I left Virginia’s Appalachian Mountains late in the summer of 1978, my car pointed south toward my freshman year of college. I didn’t know it then but the date signaled more than a transition to adulthood. It also marked the start of a changed geographic life for me, a gorgeous one spent in the midlands of South Carolina for the better part of forty years. It surprises me now to realize how much of my life has been lived where the land is flat and piney, where long, straight two-lanes are dotted by the quintessential small towns that color so much of southern literature. Spend a hot minute here and you’ll see heat rise; feel the fields buzz; smell the ice cold of a pop pulled from deep inside a roadside cooler, the landscape itself summoning a vision of summer youngsters whistling down a country road. It’s a lovely if romantic notion, a south built of short stories and old movies and grandmothers’ memories. And it’s a place I settled yet somehow—for two-thirds of my earthly existence—felt I was passing through.
Last year, though, I returned to the mountains. My husband made good on a sweet wedding promise to someday get me back to the landscape I love most. We’ve bought a weekend place high in the Blue Ridge Mountains, and while it’s not my beloved Southwest Virginia, as the crow flies it’s not so far. We come as often as we can, stay as long as we can, and with each visit I spend a ridiculous amount of time sitting on the deck or standing by the big picture windows doing nothing more than watching, taking it all in. Light moves across the ridges and I am captivated by the kaleidoscope, colors shifting, day moving on. I am fascinated by the tall trees and deep forests, the streams that rush and tumble, the life hidden within. It’s all valleys and peaks, hollows and rocky ledges, light and weather ever-changing, moment-to-moment a world anew.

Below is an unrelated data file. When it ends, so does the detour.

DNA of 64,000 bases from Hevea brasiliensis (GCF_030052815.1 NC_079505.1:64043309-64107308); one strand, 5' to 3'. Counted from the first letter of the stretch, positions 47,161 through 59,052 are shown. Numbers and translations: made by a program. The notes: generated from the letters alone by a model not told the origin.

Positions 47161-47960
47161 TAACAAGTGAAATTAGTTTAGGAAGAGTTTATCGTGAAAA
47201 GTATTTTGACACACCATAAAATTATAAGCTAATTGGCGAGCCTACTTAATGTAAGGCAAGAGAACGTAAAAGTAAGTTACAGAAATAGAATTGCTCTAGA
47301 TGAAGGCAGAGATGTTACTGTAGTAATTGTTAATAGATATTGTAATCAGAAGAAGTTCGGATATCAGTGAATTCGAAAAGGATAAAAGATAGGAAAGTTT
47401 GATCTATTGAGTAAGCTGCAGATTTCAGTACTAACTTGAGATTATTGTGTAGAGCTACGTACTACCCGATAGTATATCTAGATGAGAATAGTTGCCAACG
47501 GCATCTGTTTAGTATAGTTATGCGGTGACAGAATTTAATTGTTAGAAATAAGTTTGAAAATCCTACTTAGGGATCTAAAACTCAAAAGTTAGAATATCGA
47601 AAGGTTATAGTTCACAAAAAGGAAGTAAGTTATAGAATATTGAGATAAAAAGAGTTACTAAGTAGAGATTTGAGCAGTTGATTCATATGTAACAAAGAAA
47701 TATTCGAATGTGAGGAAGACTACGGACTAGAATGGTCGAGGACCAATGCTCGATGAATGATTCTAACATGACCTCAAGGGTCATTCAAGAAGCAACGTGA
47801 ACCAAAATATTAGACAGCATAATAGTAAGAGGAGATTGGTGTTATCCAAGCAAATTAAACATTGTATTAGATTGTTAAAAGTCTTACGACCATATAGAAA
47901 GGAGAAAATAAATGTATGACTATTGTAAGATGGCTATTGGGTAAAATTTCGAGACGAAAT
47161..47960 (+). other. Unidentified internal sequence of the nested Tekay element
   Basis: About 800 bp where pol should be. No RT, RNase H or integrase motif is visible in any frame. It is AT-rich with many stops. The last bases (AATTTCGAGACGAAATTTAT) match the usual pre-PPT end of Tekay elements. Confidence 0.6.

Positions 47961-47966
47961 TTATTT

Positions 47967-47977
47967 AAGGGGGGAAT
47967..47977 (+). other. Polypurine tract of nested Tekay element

There is a difference here, and I know it in my bones. Geography itself is the point and the show.
The first time we climbed this mountain it was late November. We’d spent four years searching for the perfect combination of altitude, acreage and accessibility, plus a simple requirement the house have a decent wood-burning fireplace. (Finding the latter proved more difficult, to take a phrase from my Great Granddaddy Kennedy, than you might damn suppose.) Up, and up, and up we went. The route was unpaved but decent, and the view through the late autumn forests was spectacular, the canopies largely bare and the floors a thick layer of oak, maple, birch. Here and there the deep green of pine layered in with the thousand shades of gray/brown/copper—how could there be so many colors, and each its own perfect part of this glorious monochrome? Shadows of long arm branches lay flat across the road ahead; we drove on, our view to the next curve, then the next.
We bought the place in January. That night, over a celebratory glass of wine (or two), we up and decided to leave early the next morning for our first official visit. We could only stay one night and knew it was a ridiculous thing to do for so many reasons, not the least of which was, well, January, at 5,000 feet. Still we pressed on.
I lay in bed that night atop that mountain and thought for the very first time how unprepared we are for this different way of life. This territory is wild and rugged, and our house is remote. Winter is harsh; night comes and wind whips and coyotes howl and I am reminded whose world this is. Spring’s thaw will arrive, of course–but with it the rattlers and black bears and all manner of critters who know this land in a way I never will. We are miles and miles and miles from milk and coffee and 911 service. We don’t own a gun.